"It has been said that all great cities of history have been built on bodies of water - Rome on the Tiber, Paris on the Seine, London on the Thames, New York on the Hudson. If this is a criterion of a city's greatness, surely San Francisco ranks in the first magnitude among cities of the world. For never was a metropolis more dominated by any natural feature than San Francisco by its bay... Anywhere within the city's forty-five square miles a view of the water is only a few steps away - to the head of the block, or the roof of a building, or the top of a hill." — Harold Gilliam, Natural History of San Francisco Bay
Master Mariners Beat Across the Golden Gate, July 4, 1884... The strong west wind blows out the topsail of the lumber schooner Occidental as she makes a sharp turn, heading for Fort Point between two scow schooners. Parades and speeches took up the morning, picnics and watersports the afternoon, as thousands lined the wharves, covered Telegraph Hill, and placed their bets repeatedly on the 20-mile workboat race. The Champion Rooster Banner (along with a ton of coal) was awarded that night at the Mariner's Ball, where musicians were hired to play until dawn.
"Banjos, Beer by the Keg, and Homemade Pickles for the Launch of the James F. McKenna, 1902... We loved that boat, My father and uncle took our neighbors out for excursions all the time - big picnics. Sometimes we stayed overnight at McNear's Point, slept on the boat with all our friends. In hot weather we put the galley stove out on deck. The bucket came up over the side to wash our dishes, but we carried drinking and cooking water with us. The people in this view are neighbors from Butchertown, near Islais Creek. Scow schooner-men lived there because they had to go out with the tide - even if it was 3 a.m. - they could walk to the wharf, easy." — Mrs. Arend Horstmeyer, niece of owner Charlie Waack, recalls 1902 in 1967.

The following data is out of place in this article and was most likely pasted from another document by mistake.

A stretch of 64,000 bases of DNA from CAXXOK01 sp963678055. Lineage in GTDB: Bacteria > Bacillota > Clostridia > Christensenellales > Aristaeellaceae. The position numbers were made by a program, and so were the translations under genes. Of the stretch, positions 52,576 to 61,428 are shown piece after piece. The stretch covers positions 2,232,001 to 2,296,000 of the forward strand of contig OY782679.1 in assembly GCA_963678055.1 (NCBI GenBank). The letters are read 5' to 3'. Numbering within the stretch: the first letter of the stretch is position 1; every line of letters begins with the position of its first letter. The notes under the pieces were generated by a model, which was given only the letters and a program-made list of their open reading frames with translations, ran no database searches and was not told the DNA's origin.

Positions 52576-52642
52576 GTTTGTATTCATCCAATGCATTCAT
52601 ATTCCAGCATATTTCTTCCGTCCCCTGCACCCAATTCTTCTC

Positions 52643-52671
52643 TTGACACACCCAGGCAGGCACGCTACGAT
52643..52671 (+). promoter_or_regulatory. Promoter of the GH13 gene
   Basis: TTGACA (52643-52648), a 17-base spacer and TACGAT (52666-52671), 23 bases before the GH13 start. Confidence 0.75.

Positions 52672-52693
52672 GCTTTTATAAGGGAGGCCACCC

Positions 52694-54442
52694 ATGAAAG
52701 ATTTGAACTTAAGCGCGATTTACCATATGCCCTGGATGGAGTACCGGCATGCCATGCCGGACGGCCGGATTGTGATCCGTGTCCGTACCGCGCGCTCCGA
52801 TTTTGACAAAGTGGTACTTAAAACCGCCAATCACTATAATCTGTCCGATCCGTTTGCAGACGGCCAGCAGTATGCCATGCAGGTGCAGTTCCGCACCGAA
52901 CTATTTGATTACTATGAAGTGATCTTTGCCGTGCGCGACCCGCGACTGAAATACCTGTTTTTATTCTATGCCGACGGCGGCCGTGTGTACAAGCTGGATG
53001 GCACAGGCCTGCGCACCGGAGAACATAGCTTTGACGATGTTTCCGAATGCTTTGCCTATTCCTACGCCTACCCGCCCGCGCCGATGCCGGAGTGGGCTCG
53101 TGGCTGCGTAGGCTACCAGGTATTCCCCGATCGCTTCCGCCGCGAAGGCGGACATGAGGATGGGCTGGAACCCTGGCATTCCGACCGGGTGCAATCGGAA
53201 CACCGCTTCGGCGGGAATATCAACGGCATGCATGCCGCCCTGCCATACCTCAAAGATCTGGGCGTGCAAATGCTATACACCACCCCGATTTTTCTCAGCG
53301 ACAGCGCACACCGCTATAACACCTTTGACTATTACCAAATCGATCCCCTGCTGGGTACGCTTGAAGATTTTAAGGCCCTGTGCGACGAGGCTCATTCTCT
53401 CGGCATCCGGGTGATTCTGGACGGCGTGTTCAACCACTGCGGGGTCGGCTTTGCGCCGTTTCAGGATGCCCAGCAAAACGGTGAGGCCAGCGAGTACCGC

Jack London and Charmian on Board the Snark, Built by Pop Anderson in India Basin for their Round-the-World Cruise... In 1906, London dedicated his book, The Cruise of the Snark, to his wife with these words: "To Charmian, the Mate of the Snark, who took over the wheel, night or day, when entering or leaving port or running a passage, who took the wheel in every emergency, and who wept after two years of sailing, when the voyage was discontinued."
A Wet Sail on San Francisco Bay in 1885... William Letts Oliver has to cling to the bowsprit of the yacht Emerald and balance his studio camera with a glass negative, to photograph this wet ride, nosing the surf, riding the fast tidal surge from the Golden Gate. It you mean to move along on San Francisco Bay, the annual local tide book is as essential as your set of sails. Bay tides are so powerful that even a strong breeze cannot move a sailboat against the flow. A frisky wind and a fast ride combine to give you a ride to remember. Emerald won the first San Francisco Yacht Club regatta in 1869, when the clubhouse stood on pilings in Mission Bay.